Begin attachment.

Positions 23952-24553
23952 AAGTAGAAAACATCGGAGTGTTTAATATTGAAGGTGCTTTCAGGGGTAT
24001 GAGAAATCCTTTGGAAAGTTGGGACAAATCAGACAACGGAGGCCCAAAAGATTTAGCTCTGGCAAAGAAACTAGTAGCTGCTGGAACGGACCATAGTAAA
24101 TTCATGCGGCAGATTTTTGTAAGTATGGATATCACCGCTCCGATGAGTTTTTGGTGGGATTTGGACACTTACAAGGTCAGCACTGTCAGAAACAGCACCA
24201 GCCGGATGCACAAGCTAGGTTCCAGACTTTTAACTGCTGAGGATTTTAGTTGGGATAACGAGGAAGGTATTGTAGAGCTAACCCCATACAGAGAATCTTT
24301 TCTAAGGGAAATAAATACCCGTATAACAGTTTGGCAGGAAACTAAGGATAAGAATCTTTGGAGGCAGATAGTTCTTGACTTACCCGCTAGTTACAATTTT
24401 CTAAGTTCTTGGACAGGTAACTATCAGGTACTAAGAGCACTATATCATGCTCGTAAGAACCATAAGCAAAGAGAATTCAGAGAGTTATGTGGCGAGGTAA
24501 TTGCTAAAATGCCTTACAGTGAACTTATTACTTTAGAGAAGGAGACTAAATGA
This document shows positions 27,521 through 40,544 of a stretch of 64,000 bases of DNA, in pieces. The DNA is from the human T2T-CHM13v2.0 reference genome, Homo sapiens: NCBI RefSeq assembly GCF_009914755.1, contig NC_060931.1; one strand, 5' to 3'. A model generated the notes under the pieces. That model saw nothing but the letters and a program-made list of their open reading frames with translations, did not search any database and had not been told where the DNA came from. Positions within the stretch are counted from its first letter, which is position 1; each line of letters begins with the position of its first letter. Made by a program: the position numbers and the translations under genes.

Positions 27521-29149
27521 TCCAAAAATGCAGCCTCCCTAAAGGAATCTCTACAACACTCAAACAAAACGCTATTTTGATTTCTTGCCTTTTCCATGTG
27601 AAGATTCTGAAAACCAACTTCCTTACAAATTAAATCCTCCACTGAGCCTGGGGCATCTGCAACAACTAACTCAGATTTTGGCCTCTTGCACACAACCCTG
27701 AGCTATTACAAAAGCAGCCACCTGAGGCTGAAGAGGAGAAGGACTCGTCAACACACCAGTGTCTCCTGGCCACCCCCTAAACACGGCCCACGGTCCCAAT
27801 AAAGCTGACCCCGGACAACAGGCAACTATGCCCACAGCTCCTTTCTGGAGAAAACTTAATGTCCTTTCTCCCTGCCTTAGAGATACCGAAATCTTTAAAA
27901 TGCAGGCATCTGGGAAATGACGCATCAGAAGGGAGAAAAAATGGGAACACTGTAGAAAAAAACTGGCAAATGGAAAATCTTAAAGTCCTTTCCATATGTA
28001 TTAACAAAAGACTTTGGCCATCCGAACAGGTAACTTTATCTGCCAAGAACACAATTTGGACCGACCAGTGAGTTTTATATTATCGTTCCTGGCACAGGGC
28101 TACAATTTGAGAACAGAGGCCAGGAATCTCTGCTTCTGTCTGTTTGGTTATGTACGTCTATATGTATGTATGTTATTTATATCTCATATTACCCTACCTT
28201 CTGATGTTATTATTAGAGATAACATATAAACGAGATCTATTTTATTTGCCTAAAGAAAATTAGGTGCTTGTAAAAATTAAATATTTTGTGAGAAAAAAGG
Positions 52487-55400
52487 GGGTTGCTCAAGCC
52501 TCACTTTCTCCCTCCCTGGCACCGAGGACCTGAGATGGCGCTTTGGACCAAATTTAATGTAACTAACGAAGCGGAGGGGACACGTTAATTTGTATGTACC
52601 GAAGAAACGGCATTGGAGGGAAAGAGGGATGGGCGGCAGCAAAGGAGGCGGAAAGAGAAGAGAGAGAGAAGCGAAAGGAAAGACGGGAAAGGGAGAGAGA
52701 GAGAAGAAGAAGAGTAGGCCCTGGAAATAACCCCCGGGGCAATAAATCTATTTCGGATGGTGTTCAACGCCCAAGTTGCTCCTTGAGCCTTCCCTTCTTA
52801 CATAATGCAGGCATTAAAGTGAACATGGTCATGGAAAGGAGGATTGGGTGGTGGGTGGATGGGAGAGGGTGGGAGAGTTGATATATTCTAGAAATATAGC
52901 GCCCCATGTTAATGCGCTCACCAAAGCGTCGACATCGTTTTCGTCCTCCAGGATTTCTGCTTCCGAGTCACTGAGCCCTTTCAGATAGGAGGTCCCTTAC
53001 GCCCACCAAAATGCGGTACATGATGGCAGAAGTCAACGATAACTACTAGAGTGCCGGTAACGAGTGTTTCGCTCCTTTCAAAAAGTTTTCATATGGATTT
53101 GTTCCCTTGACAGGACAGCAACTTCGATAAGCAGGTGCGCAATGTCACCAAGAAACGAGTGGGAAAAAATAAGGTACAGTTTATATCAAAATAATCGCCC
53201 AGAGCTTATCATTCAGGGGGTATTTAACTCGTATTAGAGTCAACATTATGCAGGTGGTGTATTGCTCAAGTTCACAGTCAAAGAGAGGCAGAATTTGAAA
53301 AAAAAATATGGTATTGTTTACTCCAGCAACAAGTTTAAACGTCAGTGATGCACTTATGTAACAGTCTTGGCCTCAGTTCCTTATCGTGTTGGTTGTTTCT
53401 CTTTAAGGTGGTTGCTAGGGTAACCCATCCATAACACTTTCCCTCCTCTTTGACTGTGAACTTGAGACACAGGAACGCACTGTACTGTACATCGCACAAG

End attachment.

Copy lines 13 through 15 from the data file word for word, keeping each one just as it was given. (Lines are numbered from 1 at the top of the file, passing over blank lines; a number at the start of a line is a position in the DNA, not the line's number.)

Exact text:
27701 AGCTATTACAAAAGCAGCCACCTGAGGCTGAAGAGGAGAAGGACTCGTCAACACACCAGTGTCTCCTGGCCACCCCCTAAACACGGCCCACGGTCCCAAT
27801 AAAGCTGACCCCGGACAACAGGCAACTATGCCCACAGCTCCTTTCTGGAGAAAACTTAATGTCCTTTCTCCCTGCCTTAGAGATACCGAAATCTTTAAAA
27901 TGCAGGCATCTGGGAAATGACGCATCAGAAGGGAGAAAAAATGGGAACACTGTAGAAAAAAACTGGCAAATGGAAAATCTTAAAGTCCTTTCCATATGTA